Saving wetlands, dunes and WI State parkland is lauded
It was a pleasure to see this report in The Sheboygan Press about a local group's battle to protect acreage within Kohler Andrae State Park and in an adjoining pristine nature preserve along Lake Michigan from golf course construction:
'We’re still here. The golf course isn’t.’: Local group receives Sierra Club award for work to protect Sheboygan coastal ecosystem
Kohler Co. applied to remove the trees on more than half its property and fill about 4 acres of wetlands for its 250-acre proposed golf course. Deforestation, as well as the application of pesticides and fertilizer on the golf course, are likely to have further impacts on wetlands, groundwater and other water sources, according to testimony from DNR staff.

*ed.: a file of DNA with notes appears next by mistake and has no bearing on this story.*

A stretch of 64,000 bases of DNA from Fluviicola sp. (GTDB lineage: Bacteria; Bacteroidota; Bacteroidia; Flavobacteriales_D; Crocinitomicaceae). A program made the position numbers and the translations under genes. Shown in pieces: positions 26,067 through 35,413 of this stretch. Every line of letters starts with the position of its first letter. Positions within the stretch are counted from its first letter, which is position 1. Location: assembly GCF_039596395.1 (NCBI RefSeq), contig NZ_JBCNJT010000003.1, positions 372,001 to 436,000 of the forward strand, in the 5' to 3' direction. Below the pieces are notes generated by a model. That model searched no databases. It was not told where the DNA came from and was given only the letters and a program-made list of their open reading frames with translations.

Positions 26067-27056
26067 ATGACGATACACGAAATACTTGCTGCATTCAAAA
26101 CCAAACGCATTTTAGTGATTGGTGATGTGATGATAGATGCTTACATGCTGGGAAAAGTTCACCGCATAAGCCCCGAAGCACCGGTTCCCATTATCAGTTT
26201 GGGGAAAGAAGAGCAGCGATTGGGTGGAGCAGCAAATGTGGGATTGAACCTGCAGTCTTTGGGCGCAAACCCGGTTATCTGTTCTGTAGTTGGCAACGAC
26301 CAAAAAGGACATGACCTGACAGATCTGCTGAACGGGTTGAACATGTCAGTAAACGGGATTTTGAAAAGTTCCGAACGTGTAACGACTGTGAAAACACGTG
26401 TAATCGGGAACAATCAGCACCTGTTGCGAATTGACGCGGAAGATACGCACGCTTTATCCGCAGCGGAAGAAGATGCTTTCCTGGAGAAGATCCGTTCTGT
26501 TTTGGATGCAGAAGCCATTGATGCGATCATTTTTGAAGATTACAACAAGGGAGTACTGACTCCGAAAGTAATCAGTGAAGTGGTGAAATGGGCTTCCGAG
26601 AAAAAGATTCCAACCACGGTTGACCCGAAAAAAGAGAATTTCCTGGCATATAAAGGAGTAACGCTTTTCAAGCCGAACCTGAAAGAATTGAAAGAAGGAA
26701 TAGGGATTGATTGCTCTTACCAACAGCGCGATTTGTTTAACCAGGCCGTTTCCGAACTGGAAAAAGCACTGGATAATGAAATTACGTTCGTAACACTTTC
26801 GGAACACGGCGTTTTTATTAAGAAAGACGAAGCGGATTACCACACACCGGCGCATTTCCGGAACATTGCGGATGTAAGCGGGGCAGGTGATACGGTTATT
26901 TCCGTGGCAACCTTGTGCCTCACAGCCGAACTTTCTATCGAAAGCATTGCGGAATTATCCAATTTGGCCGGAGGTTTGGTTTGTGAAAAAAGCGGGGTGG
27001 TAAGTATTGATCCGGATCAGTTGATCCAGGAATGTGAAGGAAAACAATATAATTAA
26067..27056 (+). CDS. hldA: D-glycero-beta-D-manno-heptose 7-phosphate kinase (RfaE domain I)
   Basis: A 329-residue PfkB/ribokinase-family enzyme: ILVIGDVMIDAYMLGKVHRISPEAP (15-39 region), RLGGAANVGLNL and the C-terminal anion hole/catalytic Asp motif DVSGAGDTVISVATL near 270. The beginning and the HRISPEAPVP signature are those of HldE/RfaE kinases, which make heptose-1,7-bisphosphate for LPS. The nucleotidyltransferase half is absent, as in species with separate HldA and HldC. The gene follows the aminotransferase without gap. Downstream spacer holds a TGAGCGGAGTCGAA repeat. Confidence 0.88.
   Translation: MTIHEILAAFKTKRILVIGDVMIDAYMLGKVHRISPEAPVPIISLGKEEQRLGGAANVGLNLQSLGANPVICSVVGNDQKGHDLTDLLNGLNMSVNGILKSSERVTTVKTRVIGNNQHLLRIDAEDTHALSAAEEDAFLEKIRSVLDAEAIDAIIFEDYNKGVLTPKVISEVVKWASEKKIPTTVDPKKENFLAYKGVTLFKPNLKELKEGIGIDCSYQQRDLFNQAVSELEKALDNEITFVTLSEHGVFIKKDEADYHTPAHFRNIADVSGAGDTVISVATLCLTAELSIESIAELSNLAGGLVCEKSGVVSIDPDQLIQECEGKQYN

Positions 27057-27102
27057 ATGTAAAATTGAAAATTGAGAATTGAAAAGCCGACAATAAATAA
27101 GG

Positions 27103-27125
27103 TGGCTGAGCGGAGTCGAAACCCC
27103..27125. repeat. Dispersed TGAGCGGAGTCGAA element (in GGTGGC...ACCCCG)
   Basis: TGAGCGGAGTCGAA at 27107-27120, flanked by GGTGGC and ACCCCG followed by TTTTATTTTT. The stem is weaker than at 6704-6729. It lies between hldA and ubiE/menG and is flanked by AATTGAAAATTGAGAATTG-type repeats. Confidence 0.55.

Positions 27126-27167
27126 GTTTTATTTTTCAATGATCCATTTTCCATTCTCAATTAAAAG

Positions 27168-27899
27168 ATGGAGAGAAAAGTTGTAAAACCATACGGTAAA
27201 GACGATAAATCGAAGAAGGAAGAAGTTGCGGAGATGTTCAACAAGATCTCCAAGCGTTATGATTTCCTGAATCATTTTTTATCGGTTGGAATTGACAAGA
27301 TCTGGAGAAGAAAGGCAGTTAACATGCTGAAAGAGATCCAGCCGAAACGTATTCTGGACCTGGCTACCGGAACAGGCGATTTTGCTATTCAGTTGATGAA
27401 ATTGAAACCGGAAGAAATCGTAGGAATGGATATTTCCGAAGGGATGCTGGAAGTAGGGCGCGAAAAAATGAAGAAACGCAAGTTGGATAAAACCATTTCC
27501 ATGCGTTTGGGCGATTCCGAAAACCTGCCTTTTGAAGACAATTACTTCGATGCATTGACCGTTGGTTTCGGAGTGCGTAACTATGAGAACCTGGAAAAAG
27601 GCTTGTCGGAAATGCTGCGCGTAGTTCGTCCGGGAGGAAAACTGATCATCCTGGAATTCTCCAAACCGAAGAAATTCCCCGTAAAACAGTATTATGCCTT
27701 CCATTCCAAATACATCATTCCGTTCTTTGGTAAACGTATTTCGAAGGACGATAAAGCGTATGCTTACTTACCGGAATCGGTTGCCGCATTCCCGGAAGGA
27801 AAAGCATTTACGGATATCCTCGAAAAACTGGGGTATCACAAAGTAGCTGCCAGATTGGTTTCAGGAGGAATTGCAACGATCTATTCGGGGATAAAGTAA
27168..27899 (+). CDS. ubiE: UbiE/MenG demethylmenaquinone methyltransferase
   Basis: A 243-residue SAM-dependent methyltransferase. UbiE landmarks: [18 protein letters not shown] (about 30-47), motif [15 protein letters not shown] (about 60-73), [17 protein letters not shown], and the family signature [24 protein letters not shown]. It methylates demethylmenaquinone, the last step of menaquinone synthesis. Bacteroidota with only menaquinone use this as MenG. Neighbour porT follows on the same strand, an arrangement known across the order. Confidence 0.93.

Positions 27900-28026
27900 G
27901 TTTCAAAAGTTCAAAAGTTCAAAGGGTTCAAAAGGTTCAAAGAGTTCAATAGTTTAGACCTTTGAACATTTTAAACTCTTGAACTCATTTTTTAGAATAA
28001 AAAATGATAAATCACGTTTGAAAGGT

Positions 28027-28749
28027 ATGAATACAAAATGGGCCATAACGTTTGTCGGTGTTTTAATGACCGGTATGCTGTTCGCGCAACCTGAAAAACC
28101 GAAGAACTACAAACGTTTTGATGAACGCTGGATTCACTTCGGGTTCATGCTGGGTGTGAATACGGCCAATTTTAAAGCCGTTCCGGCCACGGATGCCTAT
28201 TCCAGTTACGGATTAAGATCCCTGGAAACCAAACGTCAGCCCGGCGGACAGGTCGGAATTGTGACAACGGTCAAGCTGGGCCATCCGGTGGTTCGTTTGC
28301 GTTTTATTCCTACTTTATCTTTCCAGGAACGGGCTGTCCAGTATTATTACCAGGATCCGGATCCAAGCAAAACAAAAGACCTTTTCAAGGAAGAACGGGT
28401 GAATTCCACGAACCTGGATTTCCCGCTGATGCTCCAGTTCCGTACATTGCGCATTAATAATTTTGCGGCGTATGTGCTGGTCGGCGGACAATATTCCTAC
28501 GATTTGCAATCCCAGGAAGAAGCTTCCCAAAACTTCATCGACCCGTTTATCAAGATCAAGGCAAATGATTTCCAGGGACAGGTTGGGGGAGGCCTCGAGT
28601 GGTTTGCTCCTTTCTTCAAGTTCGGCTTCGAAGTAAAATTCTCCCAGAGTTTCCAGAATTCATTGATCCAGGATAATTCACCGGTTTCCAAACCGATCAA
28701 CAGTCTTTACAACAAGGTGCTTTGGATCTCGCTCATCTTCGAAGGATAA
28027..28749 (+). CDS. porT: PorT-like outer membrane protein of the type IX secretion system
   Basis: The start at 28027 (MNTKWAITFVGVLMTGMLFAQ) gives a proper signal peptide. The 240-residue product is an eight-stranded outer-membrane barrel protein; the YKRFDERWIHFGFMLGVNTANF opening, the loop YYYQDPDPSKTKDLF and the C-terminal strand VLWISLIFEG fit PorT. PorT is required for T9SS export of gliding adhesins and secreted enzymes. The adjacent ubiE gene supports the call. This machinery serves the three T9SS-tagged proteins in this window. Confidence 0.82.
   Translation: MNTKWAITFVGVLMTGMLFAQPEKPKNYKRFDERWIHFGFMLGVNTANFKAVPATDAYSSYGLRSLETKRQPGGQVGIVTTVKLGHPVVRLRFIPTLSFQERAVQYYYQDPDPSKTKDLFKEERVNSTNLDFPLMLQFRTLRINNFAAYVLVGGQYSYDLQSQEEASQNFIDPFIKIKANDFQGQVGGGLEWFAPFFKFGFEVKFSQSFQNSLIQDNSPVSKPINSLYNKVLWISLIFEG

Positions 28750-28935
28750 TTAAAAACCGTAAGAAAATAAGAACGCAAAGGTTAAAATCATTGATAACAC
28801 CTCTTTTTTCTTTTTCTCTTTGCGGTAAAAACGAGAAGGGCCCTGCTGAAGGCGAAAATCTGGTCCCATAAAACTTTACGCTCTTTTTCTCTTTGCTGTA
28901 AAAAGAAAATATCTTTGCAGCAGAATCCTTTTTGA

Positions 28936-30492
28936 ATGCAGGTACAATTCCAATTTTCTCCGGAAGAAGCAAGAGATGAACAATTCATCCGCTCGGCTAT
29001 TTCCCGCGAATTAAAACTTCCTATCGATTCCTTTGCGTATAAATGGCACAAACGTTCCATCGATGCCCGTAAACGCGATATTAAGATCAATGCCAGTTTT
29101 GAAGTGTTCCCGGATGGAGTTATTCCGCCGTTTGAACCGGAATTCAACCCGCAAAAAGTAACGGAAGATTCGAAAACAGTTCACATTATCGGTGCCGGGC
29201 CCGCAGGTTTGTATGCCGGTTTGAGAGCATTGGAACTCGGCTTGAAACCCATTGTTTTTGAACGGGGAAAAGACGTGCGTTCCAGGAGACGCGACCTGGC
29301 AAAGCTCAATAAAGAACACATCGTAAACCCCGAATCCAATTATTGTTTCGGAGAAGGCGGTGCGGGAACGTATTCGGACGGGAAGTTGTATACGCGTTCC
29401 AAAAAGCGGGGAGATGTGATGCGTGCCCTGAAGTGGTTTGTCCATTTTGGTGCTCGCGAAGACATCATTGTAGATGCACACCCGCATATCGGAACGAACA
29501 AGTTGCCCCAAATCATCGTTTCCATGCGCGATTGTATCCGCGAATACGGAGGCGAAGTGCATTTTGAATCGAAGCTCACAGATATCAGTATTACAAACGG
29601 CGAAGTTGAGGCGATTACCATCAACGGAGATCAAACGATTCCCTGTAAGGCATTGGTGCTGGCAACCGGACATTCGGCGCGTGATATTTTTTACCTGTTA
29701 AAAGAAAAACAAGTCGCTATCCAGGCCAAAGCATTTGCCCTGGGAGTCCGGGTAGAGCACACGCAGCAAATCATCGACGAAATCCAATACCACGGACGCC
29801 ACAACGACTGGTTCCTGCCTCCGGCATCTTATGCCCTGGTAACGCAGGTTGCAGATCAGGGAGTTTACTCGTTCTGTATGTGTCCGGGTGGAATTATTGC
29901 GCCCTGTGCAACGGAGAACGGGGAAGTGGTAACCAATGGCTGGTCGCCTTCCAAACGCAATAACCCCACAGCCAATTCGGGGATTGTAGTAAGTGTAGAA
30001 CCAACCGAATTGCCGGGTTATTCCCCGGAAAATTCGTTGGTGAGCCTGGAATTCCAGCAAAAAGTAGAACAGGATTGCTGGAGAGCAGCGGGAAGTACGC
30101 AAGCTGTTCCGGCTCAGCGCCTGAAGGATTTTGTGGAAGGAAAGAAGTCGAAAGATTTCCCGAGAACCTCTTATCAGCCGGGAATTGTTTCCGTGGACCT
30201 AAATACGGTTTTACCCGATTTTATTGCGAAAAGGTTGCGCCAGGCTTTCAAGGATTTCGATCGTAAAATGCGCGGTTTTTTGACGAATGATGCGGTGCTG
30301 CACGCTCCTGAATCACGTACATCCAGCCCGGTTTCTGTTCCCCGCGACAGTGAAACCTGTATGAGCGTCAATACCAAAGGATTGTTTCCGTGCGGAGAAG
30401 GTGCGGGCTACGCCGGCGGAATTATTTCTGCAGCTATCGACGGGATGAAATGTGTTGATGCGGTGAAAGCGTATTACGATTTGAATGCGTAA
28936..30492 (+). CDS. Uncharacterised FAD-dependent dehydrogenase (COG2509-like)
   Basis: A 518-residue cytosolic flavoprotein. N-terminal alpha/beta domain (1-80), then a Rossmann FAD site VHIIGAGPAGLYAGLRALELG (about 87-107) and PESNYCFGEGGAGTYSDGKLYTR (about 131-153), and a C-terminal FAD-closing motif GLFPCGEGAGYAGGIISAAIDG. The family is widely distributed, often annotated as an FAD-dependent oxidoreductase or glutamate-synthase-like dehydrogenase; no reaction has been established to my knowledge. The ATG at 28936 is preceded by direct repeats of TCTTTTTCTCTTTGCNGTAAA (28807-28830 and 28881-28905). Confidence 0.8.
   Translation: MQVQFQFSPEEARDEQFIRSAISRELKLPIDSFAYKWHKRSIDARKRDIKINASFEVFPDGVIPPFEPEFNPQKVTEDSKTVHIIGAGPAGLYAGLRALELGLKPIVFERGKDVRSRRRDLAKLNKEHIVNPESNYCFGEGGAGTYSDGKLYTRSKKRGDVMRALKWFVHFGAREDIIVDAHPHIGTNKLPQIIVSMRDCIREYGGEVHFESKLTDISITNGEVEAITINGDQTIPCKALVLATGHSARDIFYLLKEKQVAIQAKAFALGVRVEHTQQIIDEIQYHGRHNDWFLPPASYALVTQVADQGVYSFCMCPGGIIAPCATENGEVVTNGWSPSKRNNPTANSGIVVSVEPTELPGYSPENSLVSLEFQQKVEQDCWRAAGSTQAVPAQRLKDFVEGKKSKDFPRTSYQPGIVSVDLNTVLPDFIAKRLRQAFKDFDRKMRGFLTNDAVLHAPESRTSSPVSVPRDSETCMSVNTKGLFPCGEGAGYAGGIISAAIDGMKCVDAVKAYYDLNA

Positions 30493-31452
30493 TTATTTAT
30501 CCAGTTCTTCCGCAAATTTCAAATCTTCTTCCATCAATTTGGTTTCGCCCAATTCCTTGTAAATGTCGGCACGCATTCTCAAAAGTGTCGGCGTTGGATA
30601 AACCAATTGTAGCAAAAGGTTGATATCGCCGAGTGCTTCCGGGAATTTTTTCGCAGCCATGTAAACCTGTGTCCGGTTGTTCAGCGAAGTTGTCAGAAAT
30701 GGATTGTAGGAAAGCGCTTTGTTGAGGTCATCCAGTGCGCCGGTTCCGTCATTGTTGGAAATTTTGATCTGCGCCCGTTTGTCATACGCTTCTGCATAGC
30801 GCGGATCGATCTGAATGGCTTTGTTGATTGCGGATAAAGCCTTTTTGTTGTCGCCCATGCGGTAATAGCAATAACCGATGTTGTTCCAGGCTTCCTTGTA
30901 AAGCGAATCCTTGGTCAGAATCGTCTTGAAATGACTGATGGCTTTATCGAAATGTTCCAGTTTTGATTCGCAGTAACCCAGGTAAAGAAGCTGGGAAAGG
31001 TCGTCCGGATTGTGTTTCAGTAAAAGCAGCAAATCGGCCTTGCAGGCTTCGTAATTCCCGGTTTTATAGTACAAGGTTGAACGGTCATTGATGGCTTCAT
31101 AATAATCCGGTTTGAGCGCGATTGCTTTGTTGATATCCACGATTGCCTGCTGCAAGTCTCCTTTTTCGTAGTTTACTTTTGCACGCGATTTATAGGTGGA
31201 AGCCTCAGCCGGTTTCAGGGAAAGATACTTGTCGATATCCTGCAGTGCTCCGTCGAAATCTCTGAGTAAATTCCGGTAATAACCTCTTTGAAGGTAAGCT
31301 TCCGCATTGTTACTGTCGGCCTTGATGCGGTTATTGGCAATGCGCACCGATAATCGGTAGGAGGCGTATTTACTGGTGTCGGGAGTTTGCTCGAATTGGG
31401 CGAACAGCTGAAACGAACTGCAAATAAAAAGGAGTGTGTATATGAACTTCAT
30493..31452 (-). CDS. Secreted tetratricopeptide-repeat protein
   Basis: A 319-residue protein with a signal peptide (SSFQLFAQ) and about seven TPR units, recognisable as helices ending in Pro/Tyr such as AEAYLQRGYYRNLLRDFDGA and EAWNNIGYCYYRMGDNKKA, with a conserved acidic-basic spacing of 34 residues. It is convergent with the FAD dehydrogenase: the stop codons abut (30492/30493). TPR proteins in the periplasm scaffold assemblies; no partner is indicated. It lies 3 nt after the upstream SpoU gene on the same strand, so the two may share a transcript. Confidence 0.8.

I have been writing about this struggle since 2014. And given the climate crisis which is burning and flooding Planet Earth right before our very eyes - along with advances in scientific knowledge especially about the value of trees - it behooves governments to follow and encourage groups like Friends of the Black River Forest to make natural resource preservation a defining imperative.
In other words: tens of thousands of trees, wetlands, rare sand dunes, wildlife habitat and Native American artifacts should not be clearcut -
- bulldozed, paved or otherwise 'developed.'
Regrettably, the proposed golf course is just one of several high-profile projects in Wisconsin that runs contrary to what we need right now: strengthened forests, cleaner air and protected waters which all living things on a sustainable planet cannot do without.
So props to Friends of the Black River Forest and to the Sierra Club for grassroots achievement on behalf of a healthier and greener Lake Michigan, State of Wisconsin and planet.